Notable Facts. White and sparkling are the name of the game here in quality and exports, although oddly enough, more red wine is produced. The majority of this red wine is drunk locally and in neighboring countries Reds are likely to be Merlot, Cabernet Sauvignon and Cabernet Franc, along with a few local varieties, most notably Schiaval. The white grapes are Pinot Bianco, Pinot Grigio, Traminer and Chardonnay. Chardonnay is the most-planted and most revered, while Traminer hails from Austria and has an amazingly light body, but is also intensely floral and delicious. Pinot Bianco and Pinot Grigio are the international players that make lively whites of good value. The sweet spot of Trentino Alto-Adige is Vino Santo- a wine not to be confused with Tuscany’s Vin Santo. Vino Santo (which means holy wine) is a sweet wine of the arkjklhjea made from dried grapes. Not found as much as Vin Santo, but still a treat
VINOTABLES RATINGS FOR THIS TASTING
Los comentarios sobre los vinos seleccionados fueron los siguientes (en el orden en que fueron servidos):
1. Zardetto Prosecco di Treviso Brut ($16). Frutoso, buena burbuja, buen balance de fruta y acidez. Puntajes entre 88 y 90, con un promedio de 89.1 puntos.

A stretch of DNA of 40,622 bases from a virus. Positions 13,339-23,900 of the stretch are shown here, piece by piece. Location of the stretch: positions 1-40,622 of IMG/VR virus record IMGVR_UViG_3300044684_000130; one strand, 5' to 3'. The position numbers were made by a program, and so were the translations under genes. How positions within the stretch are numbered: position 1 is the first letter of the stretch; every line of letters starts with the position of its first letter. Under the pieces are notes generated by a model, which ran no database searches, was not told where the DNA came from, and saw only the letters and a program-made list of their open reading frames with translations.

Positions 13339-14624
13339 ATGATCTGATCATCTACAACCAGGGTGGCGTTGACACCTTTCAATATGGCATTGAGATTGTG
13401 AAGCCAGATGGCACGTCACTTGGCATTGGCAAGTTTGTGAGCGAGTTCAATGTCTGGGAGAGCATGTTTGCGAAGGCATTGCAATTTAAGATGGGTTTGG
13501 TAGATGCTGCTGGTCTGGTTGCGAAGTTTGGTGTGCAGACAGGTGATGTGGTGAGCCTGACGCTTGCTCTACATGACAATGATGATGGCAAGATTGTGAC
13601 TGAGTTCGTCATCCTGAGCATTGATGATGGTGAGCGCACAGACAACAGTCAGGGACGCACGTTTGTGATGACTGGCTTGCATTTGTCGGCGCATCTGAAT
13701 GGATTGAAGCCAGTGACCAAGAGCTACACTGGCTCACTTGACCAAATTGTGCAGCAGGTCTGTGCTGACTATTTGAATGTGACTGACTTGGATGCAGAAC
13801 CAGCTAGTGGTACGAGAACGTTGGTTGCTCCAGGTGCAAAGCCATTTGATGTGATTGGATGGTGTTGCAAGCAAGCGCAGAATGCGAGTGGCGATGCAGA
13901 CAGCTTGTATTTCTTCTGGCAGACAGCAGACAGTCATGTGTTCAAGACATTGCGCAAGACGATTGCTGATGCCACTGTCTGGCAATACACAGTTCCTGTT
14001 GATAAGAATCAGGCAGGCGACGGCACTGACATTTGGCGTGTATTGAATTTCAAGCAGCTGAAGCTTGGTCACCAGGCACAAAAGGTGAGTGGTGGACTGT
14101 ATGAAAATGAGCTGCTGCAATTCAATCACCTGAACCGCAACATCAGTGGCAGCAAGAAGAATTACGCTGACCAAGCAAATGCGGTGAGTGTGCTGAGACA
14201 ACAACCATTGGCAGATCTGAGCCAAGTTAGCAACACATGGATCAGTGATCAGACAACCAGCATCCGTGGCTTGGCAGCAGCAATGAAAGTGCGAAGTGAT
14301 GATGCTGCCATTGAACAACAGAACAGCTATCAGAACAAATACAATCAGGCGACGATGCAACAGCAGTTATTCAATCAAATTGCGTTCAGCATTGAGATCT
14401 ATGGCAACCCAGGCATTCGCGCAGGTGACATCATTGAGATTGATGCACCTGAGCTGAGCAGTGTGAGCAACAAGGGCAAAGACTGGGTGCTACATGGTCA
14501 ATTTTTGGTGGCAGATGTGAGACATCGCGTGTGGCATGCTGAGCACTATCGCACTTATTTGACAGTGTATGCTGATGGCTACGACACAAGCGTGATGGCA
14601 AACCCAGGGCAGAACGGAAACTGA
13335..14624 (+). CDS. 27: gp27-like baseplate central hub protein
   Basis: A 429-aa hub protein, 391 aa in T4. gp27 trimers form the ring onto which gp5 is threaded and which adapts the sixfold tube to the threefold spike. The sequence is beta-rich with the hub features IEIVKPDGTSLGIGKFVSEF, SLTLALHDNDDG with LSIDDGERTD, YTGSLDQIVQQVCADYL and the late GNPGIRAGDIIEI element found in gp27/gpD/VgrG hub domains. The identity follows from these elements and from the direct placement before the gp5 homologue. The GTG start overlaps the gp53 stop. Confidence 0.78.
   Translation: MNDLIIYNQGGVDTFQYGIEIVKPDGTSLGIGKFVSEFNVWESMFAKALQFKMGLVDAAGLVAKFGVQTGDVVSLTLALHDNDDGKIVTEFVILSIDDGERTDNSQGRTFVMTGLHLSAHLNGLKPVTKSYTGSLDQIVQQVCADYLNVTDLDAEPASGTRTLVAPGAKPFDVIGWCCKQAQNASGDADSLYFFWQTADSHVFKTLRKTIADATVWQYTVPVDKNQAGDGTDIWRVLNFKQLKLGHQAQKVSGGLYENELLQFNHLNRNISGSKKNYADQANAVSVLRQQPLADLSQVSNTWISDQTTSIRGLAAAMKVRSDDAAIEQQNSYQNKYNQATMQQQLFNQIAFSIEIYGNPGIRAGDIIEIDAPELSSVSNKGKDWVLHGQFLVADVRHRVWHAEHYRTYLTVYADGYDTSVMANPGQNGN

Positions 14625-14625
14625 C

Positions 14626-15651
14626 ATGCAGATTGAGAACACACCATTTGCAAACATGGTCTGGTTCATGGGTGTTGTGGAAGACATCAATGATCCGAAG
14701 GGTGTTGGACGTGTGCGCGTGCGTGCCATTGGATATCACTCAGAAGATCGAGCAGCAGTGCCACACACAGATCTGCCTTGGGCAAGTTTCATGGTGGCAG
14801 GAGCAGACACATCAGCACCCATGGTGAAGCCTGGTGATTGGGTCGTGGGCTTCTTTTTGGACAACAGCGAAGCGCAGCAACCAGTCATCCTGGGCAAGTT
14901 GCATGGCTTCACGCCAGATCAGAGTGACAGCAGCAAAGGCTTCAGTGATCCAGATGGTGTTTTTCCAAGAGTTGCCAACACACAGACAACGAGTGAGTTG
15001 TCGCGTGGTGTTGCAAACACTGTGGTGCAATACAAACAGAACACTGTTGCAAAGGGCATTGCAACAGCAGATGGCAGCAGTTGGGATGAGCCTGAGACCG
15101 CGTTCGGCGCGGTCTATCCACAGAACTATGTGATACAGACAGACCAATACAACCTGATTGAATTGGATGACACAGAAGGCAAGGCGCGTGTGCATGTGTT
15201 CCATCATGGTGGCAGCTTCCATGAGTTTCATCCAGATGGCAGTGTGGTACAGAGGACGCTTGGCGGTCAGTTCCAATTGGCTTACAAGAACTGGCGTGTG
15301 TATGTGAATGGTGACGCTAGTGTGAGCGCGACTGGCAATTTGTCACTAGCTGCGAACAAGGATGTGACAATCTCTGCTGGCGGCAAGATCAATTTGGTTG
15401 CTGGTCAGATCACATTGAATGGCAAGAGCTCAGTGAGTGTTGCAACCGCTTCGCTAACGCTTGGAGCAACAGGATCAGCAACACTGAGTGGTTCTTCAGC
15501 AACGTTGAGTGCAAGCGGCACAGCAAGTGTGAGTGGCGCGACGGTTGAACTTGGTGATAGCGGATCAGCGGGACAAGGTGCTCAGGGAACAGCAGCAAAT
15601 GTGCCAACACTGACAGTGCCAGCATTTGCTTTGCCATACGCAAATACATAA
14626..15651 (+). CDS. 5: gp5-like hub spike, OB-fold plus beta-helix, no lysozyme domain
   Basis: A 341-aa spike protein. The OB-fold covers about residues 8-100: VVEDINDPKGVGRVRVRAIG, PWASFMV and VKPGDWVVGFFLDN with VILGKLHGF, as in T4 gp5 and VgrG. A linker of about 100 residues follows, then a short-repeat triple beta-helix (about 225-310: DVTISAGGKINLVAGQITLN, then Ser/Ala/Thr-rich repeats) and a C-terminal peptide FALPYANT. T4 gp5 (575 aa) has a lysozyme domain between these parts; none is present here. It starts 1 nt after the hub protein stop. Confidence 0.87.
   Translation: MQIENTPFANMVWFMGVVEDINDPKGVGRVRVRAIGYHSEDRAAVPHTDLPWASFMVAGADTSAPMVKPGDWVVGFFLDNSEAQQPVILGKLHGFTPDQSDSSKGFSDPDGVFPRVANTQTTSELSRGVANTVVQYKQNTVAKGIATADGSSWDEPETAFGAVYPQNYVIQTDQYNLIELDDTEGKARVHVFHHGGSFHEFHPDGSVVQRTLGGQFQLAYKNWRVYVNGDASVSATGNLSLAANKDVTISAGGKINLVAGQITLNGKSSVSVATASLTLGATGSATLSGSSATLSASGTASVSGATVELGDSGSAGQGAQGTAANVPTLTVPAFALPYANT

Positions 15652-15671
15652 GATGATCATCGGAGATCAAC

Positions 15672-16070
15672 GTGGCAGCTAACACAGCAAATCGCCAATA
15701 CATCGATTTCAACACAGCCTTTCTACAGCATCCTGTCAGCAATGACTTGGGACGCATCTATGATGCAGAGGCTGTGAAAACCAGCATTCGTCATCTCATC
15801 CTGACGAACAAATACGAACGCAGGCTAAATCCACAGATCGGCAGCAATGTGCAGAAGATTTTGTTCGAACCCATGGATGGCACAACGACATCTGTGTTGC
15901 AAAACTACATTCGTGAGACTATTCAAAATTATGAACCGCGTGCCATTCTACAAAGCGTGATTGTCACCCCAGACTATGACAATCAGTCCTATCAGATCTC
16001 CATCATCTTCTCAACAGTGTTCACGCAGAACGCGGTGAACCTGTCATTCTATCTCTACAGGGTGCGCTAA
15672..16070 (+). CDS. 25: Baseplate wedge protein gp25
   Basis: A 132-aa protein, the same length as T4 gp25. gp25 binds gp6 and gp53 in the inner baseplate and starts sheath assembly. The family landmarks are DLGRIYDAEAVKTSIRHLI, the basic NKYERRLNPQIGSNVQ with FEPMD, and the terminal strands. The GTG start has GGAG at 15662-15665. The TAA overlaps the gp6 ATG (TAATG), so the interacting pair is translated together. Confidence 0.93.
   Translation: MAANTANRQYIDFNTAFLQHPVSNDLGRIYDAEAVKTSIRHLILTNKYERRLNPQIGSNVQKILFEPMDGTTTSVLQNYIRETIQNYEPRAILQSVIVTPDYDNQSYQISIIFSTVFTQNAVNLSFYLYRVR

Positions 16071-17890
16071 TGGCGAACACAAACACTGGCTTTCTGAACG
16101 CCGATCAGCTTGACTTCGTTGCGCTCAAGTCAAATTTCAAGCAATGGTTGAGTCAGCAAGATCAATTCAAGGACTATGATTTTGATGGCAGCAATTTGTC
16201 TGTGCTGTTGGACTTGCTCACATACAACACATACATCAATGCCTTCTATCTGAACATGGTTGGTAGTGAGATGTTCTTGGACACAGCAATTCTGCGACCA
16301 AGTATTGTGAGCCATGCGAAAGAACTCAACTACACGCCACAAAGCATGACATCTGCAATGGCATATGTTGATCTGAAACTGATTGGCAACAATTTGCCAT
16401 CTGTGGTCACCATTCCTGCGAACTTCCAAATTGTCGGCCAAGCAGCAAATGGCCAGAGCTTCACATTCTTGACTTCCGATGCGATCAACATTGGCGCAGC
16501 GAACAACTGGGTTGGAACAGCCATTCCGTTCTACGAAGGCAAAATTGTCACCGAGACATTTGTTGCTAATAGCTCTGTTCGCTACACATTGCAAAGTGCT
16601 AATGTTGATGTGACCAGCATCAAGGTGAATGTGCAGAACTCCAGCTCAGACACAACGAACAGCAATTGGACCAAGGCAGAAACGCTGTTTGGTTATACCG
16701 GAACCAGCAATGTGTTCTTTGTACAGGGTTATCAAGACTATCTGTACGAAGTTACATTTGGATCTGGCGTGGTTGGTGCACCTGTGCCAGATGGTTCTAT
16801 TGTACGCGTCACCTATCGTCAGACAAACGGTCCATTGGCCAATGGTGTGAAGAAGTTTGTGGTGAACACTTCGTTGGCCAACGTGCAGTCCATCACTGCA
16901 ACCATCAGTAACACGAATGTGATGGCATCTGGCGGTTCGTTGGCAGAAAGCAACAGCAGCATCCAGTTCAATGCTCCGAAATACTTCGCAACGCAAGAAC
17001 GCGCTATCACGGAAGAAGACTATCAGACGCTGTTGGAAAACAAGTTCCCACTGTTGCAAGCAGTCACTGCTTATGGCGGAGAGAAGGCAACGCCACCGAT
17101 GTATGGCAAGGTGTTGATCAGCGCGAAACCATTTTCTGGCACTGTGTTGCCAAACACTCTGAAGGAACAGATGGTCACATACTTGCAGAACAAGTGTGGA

2. Barone Fini Pinot Griggio ($17). Color amarillo pálido, muy aromatico, frutoso, algo dulce y muy agradable de beber. Final largo. Puntajes entre 88 y 91, con un promedio de 89 puntos.
3. Friulano Schiopetto ($22). Color amarillo citrico muy intenso. Muy aromatico, con sabor herbáceo y mineral, suave al paladar; final simple. Puntajes entre 88 y 89, con un promedio de 88.7 puntos.
4. Masi Costasera Amarone ($?). Color de vino joven rojo violaceo. Aromas y sabores de frutas rojas y negras, madera y pasas. Buen cuerpo con muy buena estructura y balance. Final largo y complejo. Puntajes entre 90 y 92, con un promedio de 91.3 puntos.
El mejor Vino:Masi Costasera Amarone